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MPC votes to keep rates unchanged

Currencies Direct November 20th 2013 - 2 minute read

A fairly quiet couple of days has meant cable GBP/EUR and
EUR/USD have all been stuck in a 50 pip range since Friday
indicating the market is operating purely on a fundamental basis.
Today’s data might finally prompt some movement.  Despite the
OECD predicting that Britain will grow 1.4 per cent this year and
accelerate to 2.4 per cent next year, the latest Bank of England
minutes showed a 9-0 vote in favour of no change to bank rates and
the asset purchase scheme. The main take away from today’s release
is that the MPC continue to ram home the point that interest rates
may not rise immediately once the unemployment threshold is met.
The OECD cut their previous forecast for global economy by 0.4 per
cent so British data remains positive. The caveat currently,
however, is that loose monetary policy and increasing house prices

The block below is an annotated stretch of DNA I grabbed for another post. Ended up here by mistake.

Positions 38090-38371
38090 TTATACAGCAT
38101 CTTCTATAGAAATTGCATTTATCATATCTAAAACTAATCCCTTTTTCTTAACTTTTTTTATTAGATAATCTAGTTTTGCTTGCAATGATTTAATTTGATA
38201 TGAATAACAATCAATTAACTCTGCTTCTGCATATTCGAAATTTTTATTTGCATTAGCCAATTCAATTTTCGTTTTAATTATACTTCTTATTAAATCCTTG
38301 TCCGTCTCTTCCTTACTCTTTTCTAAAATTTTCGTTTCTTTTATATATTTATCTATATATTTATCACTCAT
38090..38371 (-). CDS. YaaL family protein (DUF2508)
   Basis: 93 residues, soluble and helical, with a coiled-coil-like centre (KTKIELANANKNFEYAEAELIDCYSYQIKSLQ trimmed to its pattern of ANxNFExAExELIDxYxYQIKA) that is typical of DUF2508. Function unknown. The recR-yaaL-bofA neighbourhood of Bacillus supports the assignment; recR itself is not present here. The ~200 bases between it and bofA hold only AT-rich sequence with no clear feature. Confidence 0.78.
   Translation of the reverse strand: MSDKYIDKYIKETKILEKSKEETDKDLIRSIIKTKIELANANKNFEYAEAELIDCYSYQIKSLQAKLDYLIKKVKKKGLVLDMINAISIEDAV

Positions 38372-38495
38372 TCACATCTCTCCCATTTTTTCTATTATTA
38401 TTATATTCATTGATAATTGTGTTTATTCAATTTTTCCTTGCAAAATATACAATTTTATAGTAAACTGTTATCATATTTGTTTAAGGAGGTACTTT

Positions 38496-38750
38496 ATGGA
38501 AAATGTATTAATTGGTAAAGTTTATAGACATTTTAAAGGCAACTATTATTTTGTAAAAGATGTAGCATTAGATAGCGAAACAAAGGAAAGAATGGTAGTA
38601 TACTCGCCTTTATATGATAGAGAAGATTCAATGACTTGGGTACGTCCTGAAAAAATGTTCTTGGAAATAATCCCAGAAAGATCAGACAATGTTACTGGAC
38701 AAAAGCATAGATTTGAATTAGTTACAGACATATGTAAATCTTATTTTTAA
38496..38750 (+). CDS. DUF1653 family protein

are pushing us into growth and therefore we risk another debt
bubble which places a downside risk on the current recovery.

The most important announcement today will be FOMC minutes
meeting at 7pm UK time. Speculation that the FED will lower the
unemployment threshold to 6.5 per cent in conjunction with the
taper, and probably will accompany the normal rhetoric of moderate
growth and good general progress with the economy. According to a
survey compiled by Bloomberg, across 32 economists they predict the
FED will not taper till the March meeting and also until conditions
in the labour market start to improve substantially.

There’s been a fair bit of market chatter about negative deposit
rates and QE from the ECB. Most recently from ECB member
Constancio, stating that QE and just about everything else is on
the table to use. Yesterday he also added that credit in the
Eurozone is also declining. Although the ECB confirmed that the
strength of the euro is within a sustainable range and it’s not
their mandate to manipulate currency rates, you cannot help but
question their rather frequent negative releases.

Written by
Currencies Direct

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